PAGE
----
by Emily Conrad
I was just sitting down in the cafe at Barnes and Noble with two of my local writing friends when a familiar name popped up on my cell phone screen. Familiar, but someone who usually emails rather than calls: my literary agent.
I stepped away to take the call, aware that my friends would probably be watching with interest. Good, bad, or otherwise, my immediate, unedited reaction would be evident. Zero recovery time, zero let’s-put-this-in-perspective planning.
I was expecting to hear from him, though, and I had an idea of what he might say, so no big deal. Except he didn’t say what I thought he’d say.
I’m not sure how much you can tell about me from the vantage point of your computer screen. Probably quite a bit. I share a lot on the blog, but there are some cards I play pretty close to the chest, which I would think you’d expect.
What you might not expect is that one category of news I am tempted to keep to myself is good news.
When things I thought stable fall through, insecurity creeps in and spreads. If a job or relationship or opportunity or organization I thought I could rely on can disappoint me, how much more so those unexpected events and opportunities that hoist my hopes up into a limitless blue sky?
Not everything that starts off promising delivers. If I celebrate like it’s going to deliver and then it doesn’t, I feel like a fool. I should’ve known it wouldn’t work out. It was too good to be true. And now, everyone knows I was wrong about how this situation would go.
I don’t like to be wrong, and I especially don’t like people to know I was wrong. So, on top of the disappointment itself, when something I was excited about publicly falls through, there’s a layer of shame and all because I can’t predict the future.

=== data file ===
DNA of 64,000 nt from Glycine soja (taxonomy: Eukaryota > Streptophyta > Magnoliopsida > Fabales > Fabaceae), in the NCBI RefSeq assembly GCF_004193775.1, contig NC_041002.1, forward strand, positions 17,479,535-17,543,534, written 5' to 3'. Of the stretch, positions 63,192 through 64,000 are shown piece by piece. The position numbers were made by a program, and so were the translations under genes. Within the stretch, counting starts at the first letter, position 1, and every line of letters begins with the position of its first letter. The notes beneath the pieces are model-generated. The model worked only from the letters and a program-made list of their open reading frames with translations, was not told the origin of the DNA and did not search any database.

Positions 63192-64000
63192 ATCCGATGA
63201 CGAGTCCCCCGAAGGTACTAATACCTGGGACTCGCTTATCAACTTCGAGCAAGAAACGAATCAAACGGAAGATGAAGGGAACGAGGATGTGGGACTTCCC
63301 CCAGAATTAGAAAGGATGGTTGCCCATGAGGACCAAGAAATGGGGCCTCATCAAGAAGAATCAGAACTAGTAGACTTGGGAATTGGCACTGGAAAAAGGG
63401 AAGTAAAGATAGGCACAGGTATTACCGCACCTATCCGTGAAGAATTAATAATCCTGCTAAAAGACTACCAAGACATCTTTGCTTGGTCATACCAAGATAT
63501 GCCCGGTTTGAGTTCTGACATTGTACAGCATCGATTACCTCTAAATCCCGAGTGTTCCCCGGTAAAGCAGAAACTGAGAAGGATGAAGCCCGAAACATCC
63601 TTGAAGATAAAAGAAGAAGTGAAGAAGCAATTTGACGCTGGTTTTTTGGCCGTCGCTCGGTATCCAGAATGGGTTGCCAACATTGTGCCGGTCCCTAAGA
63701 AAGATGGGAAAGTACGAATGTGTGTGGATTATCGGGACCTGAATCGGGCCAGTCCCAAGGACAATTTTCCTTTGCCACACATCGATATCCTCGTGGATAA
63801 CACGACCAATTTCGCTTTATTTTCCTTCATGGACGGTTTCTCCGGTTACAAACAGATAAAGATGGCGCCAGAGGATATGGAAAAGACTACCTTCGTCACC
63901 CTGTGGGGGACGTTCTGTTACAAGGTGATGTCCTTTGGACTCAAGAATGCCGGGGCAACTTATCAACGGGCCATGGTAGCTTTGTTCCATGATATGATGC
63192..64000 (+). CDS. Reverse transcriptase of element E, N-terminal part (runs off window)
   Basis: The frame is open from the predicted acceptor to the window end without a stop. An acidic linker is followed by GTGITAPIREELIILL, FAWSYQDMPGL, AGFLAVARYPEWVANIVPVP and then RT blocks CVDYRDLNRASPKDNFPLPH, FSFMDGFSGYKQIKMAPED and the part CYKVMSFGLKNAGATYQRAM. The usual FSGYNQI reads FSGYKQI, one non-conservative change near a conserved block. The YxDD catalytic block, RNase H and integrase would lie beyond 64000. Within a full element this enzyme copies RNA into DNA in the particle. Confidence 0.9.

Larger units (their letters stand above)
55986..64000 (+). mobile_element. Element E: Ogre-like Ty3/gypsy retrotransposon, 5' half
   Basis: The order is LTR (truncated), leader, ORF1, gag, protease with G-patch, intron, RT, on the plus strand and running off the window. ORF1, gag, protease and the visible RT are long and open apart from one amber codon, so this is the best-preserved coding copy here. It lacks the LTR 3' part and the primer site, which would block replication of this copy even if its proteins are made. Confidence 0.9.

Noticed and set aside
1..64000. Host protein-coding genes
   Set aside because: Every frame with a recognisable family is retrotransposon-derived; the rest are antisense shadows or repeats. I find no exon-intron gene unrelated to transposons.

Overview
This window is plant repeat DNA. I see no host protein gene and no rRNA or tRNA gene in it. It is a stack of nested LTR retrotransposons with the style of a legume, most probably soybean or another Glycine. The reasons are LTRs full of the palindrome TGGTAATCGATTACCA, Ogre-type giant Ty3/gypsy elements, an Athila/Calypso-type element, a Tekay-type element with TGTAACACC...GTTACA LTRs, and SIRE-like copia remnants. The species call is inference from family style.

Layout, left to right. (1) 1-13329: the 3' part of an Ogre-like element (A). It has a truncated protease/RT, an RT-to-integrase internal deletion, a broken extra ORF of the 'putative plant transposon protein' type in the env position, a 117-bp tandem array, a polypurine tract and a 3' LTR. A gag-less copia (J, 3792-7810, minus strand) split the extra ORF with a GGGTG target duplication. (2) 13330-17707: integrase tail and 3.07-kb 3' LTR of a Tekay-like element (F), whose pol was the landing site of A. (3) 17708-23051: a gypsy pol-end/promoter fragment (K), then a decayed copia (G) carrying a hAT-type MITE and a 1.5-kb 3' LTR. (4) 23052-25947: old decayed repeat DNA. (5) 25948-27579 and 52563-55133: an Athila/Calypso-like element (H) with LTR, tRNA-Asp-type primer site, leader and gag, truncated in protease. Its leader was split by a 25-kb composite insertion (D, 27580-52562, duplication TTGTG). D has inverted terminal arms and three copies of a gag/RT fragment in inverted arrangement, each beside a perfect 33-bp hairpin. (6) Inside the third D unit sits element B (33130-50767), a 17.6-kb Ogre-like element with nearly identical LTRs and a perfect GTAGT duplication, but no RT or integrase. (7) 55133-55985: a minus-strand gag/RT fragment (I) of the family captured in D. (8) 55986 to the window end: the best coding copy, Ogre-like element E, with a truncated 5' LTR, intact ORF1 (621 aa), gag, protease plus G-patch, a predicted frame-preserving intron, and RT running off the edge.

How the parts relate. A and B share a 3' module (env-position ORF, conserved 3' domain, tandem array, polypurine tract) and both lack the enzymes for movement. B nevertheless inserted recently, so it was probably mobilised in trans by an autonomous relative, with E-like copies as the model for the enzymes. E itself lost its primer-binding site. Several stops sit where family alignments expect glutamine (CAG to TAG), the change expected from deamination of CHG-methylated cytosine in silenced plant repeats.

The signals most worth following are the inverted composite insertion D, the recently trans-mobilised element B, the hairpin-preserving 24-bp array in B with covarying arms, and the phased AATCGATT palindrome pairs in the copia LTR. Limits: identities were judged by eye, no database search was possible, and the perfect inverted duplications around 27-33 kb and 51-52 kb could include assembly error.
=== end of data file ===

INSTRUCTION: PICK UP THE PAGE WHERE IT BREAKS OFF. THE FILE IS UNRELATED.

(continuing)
Which of course, is ridiculous. But, I think, common.
In her research, Brené Brown found, “Joy is as thorny and sharp as any of the dark emotions. To love someone fiercely, to believe in something with your whole heart, to celebrate a fleeting moment in time, to engage in a life that doesn’t come with guarantees–these are risks that involve vulnerability and often pain. When we lose our tolerance for discomfort, we lose joy.” (The Gifts of Imperfection, page 73)
Can any of us afford to lose joy?
No. No, we cannot.
That means we have to risk celebrating fleeting moments.
And, still, I would let fear of disappointment make me hesitate to celebrate, and maybe that’s why God gave me good news that day as my friends watched and waited.
My agent had called with the news that my debut novel, Justice, is slated to be released in March, 2018.
This is huge news!
Why? Well, I signed with my publisher just over a year ago, but for various reasons, I believed my book wouldn’t be coming out for at least another year and a half. What a relief to find out I was wrong. So much so that I don’t even mind sharing it this time–I was wrong.
It’s time to party.
…and prep for a book launch–which will involve more parties!
Here a party, there a party! Because, as Brown writes, “Playing down the exciting stuff doesn’t take the pain away when it doesn’t happen. It does, however, minimize the joy when it does happen.”
We’re people. We’re made for connection with God and with each other.
We’re admonished to “Rejoice with those who rejoice, weep with those who weep” (Romans 12:15, NET).
Burying news–good, bad, or otherwise–interferes with this vital part of supporting each other.
Yup, sometimes jumping for joy requires a leap of faith, but if we have Jesus, when our feet leave the ground, we’re caught by everlasting love. And love like that guarantees in every situation–good, bad, or otherwise–we always have something to celebrate.
It’s time to party!
What’s your news? Leave a comment because I’d love to celebrate with you or pray for you (or both!).
Title image background photo by Justin Clark on Unsplash, graphic designed on Canva.com
Flowers and sparklers photo by Bruno Nascimento on Unsplash
Candles in jars photo by Rhand McCoy on Unsplash
Dog photo by Delaney Dawson on Unsplash